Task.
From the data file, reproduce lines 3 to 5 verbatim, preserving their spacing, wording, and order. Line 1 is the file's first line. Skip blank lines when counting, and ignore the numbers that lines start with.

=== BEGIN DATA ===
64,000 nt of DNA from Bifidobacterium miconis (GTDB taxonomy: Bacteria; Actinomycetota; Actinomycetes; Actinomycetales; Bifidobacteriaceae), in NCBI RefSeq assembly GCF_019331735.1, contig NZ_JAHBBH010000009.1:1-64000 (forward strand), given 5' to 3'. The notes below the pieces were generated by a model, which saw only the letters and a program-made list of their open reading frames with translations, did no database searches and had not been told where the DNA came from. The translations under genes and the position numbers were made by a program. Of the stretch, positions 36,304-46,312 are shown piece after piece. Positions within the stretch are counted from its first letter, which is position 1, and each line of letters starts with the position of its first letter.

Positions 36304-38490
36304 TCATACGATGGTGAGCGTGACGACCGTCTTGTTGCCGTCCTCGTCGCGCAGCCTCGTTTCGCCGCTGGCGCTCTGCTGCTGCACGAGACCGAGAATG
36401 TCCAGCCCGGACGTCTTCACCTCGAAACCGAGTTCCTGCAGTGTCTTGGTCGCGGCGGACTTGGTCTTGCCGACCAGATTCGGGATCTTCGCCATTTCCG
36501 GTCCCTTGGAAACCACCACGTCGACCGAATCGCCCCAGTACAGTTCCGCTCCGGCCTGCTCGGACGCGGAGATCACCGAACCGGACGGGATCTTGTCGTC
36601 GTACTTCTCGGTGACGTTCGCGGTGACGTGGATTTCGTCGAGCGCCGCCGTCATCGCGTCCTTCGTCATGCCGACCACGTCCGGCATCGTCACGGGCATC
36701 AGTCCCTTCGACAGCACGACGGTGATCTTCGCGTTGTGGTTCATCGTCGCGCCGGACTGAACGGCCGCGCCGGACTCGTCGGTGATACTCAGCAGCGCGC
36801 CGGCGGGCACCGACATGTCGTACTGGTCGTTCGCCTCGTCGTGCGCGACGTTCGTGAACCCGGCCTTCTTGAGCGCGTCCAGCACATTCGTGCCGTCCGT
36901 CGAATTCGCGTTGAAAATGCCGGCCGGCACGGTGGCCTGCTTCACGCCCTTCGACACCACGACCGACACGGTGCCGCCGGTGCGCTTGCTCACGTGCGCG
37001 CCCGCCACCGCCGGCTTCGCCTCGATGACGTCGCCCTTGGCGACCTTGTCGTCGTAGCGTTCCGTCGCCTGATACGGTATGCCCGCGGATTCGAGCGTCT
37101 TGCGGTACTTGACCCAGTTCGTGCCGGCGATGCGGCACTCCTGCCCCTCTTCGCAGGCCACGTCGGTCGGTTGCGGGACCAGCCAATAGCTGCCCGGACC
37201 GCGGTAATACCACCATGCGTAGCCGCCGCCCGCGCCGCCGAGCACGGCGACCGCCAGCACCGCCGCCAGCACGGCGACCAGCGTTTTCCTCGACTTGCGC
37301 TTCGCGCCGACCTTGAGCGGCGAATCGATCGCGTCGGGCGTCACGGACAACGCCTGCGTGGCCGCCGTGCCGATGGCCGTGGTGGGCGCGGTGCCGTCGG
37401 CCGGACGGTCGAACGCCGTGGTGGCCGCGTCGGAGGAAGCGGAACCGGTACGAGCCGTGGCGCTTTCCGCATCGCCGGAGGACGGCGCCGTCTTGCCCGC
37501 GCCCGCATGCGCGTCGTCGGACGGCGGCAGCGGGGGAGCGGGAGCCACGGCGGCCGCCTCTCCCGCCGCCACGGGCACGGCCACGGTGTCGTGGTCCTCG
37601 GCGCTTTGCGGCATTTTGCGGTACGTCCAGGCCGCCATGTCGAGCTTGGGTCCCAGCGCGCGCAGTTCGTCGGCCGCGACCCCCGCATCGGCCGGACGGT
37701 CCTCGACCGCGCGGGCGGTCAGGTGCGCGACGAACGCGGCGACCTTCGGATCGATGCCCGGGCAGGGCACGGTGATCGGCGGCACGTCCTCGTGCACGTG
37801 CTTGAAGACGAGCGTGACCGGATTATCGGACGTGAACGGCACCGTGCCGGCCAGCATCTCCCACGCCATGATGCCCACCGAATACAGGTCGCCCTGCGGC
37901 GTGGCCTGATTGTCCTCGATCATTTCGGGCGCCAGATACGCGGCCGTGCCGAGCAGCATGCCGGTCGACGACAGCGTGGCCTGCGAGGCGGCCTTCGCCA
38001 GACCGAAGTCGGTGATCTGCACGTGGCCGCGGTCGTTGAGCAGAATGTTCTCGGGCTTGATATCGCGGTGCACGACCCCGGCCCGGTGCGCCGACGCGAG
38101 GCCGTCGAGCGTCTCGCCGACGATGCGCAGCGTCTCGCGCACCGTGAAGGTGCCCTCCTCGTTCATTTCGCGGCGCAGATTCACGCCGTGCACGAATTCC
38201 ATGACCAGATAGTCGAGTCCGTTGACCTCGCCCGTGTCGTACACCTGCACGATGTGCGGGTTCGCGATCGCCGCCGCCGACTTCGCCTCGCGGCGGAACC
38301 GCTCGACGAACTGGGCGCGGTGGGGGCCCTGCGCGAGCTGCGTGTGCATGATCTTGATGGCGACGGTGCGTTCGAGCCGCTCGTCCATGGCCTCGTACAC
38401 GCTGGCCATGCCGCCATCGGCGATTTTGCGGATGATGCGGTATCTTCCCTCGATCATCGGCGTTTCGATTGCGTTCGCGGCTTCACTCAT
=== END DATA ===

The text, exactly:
36304 TCATACGATGGTGAGCGTGACGACCGTCTTGTTGCCGTCCTCGTCGCGCAGCCTCGTTTCGCCGCTGGCGCTCTGCTGCTGCACGAGACCGAGAATG
36401 TCCAGCCCGGACGTCTTCACCTCGAAACCGAGTTCCTGCAGTGTCTTGGTCGCGGCGGACTTGGTCTTGCCGACCAGATTCGGGATCTTCGCCATTTCCG
36501 GTCCCTTGGAAACCACCACGTCGACCGAATCGCCCCAGTACAGTTCCGCTCCGGCCTGCTCGGACGCGGAGATCACCGAACCGGACGGGATCTTGTCGTC